Colorado has tested nearly 975,000 people, while Utah has tested 892,022, according to each state’s COVID-19 dashboards. Per capita, Utah’s infection rate is higher, with about 2,560 confirmed infections per 100,000, compared to Colorado’s 1,314 confirmed infections per 100,000.
Colorado, however, has seen more hospitalizations and many more deaths — with 7,771 and 2,085 respectively — compared to Utah’s 4,167 hospitalizations and 501 deaths as of Thursday. Per capita, Utah’s hospitalization and death rates are lower than Colorado’s.
Utah’s hospitalization rate is about 130 per 100,000 residents, while Colorado’s is 136 per 100,000. Utah’s death rate is about 15.6 per 100,000, while Colorado’s is 36.5 per 100,000.
While many factors can influence Utah’s lower death rate, medical experts expect a big reason could be Utah’s younger and healthier population compared to other states.
Colorado experienced a spike in April but has not seen daily cases surpass 1,000 like Utah has. Unlike Utah, Colorado has implemented a statewide mask mandate and developed a “dial framework” of five levels, from least to most restrictive. Counties move back and forth between levels, depending on three metrics: the number of new cases, the percent positivity of COVID-19 tests, impact on hospitals, and other local considerations, according to a Colorado Department of Health and Environment spokesperson.
No magic formula
Utah’s state epidemiologist Dr. Angela Dunn said it’s “of course concerning” that Utah’s cases have surpassed Colorado’s, but “we never look at a single metric” to judge Utah’s situation. What’s more concerning, she said, is Utah’s current trajectory in hospitalization and increasing cases among older populations.
So what’s next for Utah to get a handle on the spike?
“When we’re looking at where to go next, we have to put all of the options on the table in terms of what can we do to decrease the spread,” Dunn told the Deseret News.
She noted that Provo and Orem, which recently transitioned to the orange or moderate level of restriction “did a really good job in terms of dropping our cases.” And since its mask mandate was enacted, Utah County has “started to see a turn.”
Dunn said on a daily basis she’s making recommendations to Herbert and other state leaders for COVID-19 policy based on the state’s data. Asked what her specific recommendations are now, Dunn said “the next level is going to be what policies we can put in place that can have a positive impact.”
She said her team is “regularly” looking at other states for possible solutions, but none have presented a silver bullet. Short of a vaccine, “we’re all doing the same thing in terms of encouraging” mask wearing and social distancing.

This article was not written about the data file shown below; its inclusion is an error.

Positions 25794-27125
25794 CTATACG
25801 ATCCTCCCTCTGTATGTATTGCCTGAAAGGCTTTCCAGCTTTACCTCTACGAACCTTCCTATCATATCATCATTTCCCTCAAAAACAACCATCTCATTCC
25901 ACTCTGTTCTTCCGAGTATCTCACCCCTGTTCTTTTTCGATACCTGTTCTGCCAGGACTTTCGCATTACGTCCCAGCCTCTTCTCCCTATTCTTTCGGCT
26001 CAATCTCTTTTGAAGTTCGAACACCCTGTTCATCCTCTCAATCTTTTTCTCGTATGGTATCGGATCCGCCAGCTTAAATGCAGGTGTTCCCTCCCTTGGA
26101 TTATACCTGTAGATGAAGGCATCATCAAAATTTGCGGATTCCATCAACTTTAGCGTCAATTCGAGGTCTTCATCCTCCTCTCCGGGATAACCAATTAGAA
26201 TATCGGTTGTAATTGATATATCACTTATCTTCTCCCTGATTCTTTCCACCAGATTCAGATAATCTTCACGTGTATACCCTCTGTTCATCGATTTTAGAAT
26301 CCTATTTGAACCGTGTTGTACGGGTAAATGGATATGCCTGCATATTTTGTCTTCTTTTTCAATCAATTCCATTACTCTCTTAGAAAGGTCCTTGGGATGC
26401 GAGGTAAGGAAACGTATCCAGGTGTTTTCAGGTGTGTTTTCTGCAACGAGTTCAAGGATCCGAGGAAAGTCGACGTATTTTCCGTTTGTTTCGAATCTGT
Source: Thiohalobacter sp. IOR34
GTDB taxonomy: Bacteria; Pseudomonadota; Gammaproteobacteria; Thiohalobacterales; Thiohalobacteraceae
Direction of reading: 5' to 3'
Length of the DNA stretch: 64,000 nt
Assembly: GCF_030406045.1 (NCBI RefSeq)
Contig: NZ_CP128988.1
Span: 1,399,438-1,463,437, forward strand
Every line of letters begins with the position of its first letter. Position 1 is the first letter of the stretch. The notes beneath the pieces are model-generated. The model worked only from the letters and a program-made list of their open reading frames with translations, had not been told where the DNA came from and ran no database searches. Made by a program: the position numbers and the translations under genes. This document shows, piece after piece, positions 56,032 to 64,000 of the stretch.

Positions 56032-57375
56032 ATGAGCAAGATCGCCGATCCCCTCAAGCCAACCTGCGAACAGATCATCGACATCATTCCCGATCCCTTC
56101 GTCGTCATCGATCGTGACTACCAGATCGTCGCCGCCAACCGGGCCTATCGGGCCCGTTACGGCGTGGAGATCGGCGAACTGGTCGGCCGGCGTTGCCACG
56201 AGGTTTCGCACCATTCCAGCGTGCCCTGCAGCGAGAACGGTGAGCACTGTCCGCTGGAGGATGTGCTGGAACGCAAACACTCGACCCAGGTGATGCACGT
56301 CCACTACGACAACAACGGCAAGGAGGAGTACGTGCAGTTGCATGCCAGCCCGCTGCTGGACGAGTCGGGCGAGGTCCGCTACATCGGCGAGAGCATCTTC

Herbert noted Utah isn’t the only state experiencing COVID-19 spikes — and so far, no state has found “a magic formula to solve the problem.”
“They’re all trying different approaches from government mandates to freewheeling, letting it go where it goes, to everywhere in between,” Herbert said. “We’ve tried to have an optimal approach in the middle.”
Herbert said spikes have been happening in states with or without shutdowns or mandates, “so if we think that’s somehow a silver bullet, that probably is not what we’re observing across the country.”
“I do believe there are differences in states, differences in our cultures, differences in our politics, and so, you know, the one-size-fits-all doesn’t work,” the governor said. “We’re trying to find our unique Utah solution to address our unique Utah needs.”
Cox also noted “every state has experienced surges, and the response to those surges have also been different.”
“It’s almost impossible to judge a response by just one indicator,” Cox said in a statement. “A spike in case counts clearly concerns us, but we have to look at many factors — the Unified Command is constantly reviewing the best data and insights available to us to make the best possible recommendations.”
‘Moment of reckoning’
Utah has been using a color-coded system of red, orange, yellow and green to indicate levels of restrictions. Local requests to transfer to different colors must be fielded and approved by the governor.
Early on in the state’s pandemic response, state officials designed the system to indicate levels of risk, but since then Herbert has said the state may have made mistakes in its color-coded guidance system, misinforming people about actual risk. Going from red (high risk) to orange (moderate risk), and then to yellow (low risk), Herbert said people thought they didn’t have to take as many precautions.
Pavia said the “intention” of Utah’s color-coded system perhaps started out as one that would be dial-like, but it turns out to not have worked that way.
“There’s a difference between the concept of a dial and the concept of light that are really these big steps that you take up or down,” Pavia said.
Harrison, D-Draper, said it’s time for “the governor to step up and take action.” If not a statewide mask mandate to send a clear message about the situation the state is now in, perhaps moving away from the color coded system to better communicate the need to continue taking COVID-19 seriously, no matter the level of restrictions.
“My concern from the very beginning is that I think it was confusing that some parts of the state were in different colors and it gave the impression things were safe rather than we need to still maintain our vigilance in wearing masks and washing hands and so forth.”
Harrison added: “We have to try something new, and we need elected leaders with the political courage to follow the recommendations of medical experts and get us back on track, because the current trajectory is unsustainable. Our ICU doctors and nurses are at a breaking point.”
Pavia, too, said something needs to change. If not a statewide mask mandate — which he said is “absolutely necessary” — government leaders need to do something, and now.
“It’s time for a moment of reckoning,” Pavia said. “We are in a very dangerous spot. We have to take some very bold steps.”
Pavia said medical experts know hospitalizations lag behind spikes in COVID-19 cases, and the streak of over 1,000 daily cases means “hospitalizations have not yet hit their peak.”
“So yes, things will get worse even if we put the brakes on really effectively today,” Pavia said. “We have to do it now.”